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Politics

Iconography

8 May 2004

Iconography

By Gwynne Dyer

The defining image of the Vietnam war was the naked little girl running down the road crying, her clothes burned off by napalm. The defining image of the Iraq war will probably be Private Lynndie England in a corridor in Abu Ghraib prison, holding a leash attached to a naked Iraqi man lying on the floor. It is the picture that best conveys the contempt that ordinary American soldiers (and the government that sent them) feel for Arabs.

Maybe I’m wrong. US Defense Secretary Don Rumsfeld told the Senate armed services committee last week that “the worst is yet to come. There are a lot more pictures and many investigations underway….I looked at them last night, and they’re hard to believe….It’s not a pretty picture.” But the symbolism of this one will be hard to beat.

Iraqis “must understand that what took place in that prison does not represent the America that I know,” said President Bush, and he was right. Americans do not generally do this to other Americans. But it did happen in Abu Ghraib prison in Iraq, and things very like it have probably happened in American prisons in Afghanistan and at Guantanamo, too. Private England and her friends may have been enjoying it too much, but the systematic humiliation of prisoners is probably policy.

‘R2I’ is short for ‘resistance to interrogation.’ It’s a course that most military people whose jobs put them at risk of being captured — pilots, special forces, etc. — have to take. They are exposed to the full battery of techniques that enemy interrogators might use against them (keeping them naked, sexual humiliation, anything that will ‘prolong the shock of capture’ and weaken their will), but only in small and manageable doses. It’s a kind of immunisation against ‘torture lite’ interrogation techniques.

But US and British interrogators also know these techniques, and so do the thousands of ex-special forces people who now work in Iraq. (One result of Rumsfeld’s obsession with keeping US troop numbers down in Iraq, in order to prove that the US can invade countries like Iraq without incurring a big political cost at home, is the 20,000 ‘contractors’ doing paramilitary jobs in the country.)

Do they employ these techniques in Iraq and elsewhere? Pierre Kraehenbuehl, director of operations for the International Committee of the Red Cross, said in Switzerland: “We are dealing here with a broad pattern, not individual acts. There was a pattern and a system.” The ICRC has been warning the US of mistreatment of prisoners in Iraq for over a year.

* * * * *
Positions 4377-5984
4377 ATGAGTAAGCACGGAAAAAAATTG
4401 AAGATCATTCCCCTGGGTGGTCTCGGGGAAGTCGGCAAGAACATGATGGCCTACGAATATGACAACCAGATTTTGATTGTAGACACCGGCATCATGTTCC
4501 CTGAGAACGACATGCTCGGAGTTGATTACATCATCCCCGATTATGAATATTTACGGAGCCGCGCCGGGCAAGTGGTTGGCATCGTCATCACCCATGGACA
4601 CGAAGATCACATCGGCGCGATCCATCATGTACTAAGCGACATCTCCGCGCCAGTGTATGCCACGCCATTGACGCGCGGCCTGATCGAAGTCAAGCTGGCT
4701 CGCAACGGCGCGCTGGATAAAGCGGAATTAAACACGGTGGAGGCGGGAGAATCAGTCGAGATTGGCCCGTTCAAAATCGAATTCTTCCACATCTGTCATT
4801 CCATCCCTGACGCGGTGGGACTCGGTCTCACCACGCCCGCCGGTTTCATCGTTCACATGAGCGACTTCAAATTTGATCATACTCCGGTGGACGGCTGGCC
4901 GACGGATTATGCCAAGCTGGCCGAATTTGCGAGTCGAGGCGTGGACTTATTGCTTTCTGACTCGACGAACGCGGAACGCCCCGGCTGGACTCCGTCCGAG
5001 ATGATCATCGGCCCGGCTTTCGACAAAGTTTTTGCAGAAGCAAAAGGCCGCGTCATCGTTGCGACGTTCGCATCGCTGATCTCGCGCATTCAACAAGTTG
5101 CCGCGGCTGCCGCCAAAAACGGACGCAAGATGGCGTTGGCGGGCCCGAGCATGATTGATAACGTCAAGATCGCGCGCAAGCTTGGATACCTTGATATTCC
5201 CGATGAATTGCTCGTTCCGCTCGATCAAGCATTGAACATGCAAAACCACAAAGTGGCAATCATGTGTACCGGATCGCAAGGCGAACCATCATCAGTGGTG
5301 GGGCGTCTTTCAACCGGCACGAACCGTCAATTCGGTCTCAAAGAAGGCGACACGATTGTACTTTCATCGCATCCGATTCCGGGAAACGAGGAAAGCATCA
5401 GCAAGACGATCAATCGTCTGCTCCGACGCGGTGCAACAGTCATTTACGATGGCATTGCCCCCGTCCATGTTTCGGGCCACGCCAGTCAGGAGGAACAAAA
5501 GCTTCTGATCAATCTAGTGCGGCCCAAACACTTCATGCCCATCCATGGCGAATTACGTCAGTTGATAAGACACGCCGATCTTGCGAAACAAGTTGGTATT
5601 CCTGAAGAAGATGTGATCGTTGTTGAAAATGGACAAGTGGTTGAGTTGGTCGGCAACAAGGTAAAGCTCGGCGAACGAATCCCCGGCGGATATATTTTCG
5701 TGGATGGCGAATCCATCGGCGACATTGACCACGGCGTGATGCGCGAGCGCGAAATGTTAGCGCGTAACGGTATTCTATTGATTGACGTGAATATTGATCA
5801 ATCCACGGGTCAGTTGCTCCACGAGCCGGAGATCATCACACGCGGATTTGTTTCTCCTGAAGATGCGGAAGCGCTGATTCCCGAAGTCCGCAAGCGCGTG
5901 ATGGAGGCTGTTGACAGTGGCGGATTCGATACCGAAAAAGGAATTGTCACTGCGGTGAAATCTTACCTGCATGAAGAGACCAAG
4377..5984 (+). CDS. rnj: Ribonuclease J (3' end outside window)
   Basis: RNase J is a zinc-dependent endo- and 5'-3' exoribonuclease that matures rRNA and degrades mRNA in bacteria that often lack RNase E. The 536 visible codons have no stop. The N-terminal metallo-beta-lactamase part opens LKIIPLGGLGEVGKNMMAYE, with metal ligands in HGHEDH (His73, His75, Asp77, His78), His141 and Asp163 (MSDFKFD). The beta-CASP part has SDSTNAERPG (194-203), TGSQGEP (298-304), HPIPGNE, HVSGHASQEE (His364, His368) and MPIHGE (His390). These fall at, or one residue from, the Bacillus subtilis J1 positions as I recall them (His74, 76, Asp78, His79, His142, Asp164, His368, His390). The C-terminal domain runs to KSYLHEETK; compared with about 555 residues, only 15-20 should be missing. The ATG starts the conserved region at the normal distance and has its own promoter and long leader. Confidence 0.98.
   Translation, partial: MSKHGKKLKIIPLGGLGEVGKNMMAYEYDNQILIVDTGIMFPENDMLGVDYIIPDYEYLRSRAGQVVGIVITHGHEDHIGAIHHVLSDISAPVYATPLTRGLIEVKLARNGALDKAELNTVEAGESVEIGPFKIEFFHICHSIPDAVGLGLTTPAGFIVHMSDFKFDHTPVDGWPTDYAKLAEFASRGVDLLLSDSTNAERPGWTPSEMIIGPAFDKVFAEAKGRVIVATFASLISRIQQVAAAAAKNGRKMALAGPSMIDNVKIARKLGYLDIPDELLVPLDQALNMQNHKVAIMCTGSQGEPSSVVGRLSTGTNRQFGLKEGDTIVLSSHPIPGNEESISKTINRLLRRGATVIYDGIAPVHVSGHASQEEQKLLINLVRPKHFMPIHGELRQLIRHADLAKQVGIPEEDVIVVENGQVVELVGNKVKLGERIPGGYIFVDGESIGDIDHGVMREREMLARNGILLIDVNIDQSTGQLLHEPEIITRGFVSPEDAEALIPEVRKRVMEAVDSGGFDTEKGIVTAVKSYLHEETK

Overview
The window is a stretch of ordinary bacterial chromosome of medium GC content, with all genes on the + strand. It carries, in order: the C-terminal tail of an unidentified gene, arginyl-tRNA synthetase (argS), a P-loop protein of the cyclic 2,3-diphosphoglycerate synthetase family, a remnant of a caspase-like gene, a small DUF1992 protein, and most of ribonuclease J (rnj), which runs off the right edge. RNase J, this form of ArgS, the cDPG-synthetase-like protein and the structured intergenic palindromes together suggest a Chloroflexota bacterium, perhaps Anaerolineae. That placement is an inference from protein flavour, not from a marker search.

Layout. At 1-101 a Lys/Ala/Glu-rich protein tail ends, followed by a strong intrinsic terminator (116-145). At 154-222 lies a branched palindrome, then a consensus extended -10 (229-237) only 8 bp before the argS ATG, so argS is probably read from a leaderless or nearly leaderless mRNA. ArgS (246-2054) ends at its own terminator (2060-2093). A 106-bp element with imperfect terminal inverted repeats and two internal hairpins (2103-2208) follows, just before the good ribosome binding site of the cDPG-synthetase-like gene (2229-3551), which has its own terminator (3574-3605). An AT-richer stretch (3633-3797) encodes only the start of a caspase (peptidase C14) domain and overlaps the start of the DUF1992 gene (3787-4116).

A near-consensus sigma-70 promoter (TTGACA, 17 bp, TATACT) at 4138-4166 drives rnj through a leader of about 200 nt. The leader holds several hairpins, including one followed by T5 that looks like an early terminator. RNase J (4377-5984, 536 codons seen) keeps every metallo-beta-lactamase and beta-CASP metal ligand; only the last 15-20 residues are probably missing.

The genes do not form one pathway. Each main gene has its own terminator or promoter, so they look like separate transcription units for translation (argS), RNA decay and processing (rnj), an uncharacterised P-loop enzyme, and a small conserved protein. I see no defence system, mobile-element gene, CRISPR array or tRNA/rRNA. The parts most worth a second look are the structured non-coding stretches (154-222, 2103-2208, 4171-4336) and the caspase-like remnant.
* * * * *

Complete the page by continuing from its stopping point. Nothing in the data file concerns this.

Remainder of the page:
Amnesty International concurs. “Our extensive research in Iraq suggests that this is not an isolated incident….(We have ) received frequent reports of torture or other ill-treatment by coalition forces during the past year. Detainees have reported being routinely subjected to cruel, inhuman or degrading treatment during arrest or detention…Virtually none of the allegations of torture or ill-treatment has been adequately investigated by the authorities.”

General Janis Karpinski, who commanded Abu Ghraib prison when those pictures were taken, is being set up to take the fall for all this. She was a reservist, reluctant to challenge regulars, so she didn’t protest when military intelligence officers at Abu Ghraib discouraged her from visiting the cell block where they interrogated prisoners, or went to great lengths to keep the Red Cross from visiting their wing of the prison.

When General Geoffrey Miller, then the commandant at Guantanamo, flew into Iraq last September to offer “suggestions on how to make interrogations more efficient and effective,” she didn’t ask exactly what he meant — even when he talked of making the prison an “enabler for interrogation” and said that the guards should “set the conditions for successful exploitation of the internees.” Now she has been relieved of her command — and replaced by the very same General Miller. This is a system, not an individual’s aberrant behaviour.

It was all for naught, though, because most of the people detained at Abu Ghraib, at Bagram in Afghanistan, at Guantanamo and in the rest of the gulag are just innocent bystanders. “A unit goes out on a raid and…the target is not available; they just grab anybody because that was their job,” Torin Nelson, a former military intelligence officer at Guantanamo who worked as a contractor at Abu Ghraib, told the ‘Guardian.’ “They’re not cultural experts….I’ve read reports from capturing units where the capturing unit wrote, ‘the target was not at home. The neighbour came out to see what was going on and we grabbed him.”‘ And then somebody else tortured him.

The American troops in Iraq are not cultural, political or historical experts. They are frightened and far from home, and a hundred Hollywood movies have taught them that Arabs are dirty, sly, cruel enemies of all that is good. The deliberately misleading propaganda of their own government has persuaded most of them that they are in Iraq as part of a ‘war on terror.’ (Even at home, according to a University of Maryland study, 57 percent of Americans “believe that before the war Iraq was providing substantial support to al-Qaida,” and 65 percent believe that “experts” found weapons of mass destruction in Iraq.) So many US soldiers see Iraqis as inferior and hostile, and all the rest follows.

The pictures that have shocked the Arab and the wider Muslim world are not just about isolated instances of abuse. They are evidence of something bigger and uglier: a wilful ignorance and patronising contempt that disfigures the entire US intervention in the Middle East. We will all be paying for this for many years.

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To shorten to 725 words, omit paragraphs 7 and 10. (“Amnesty…authorities”; and “it was…him”)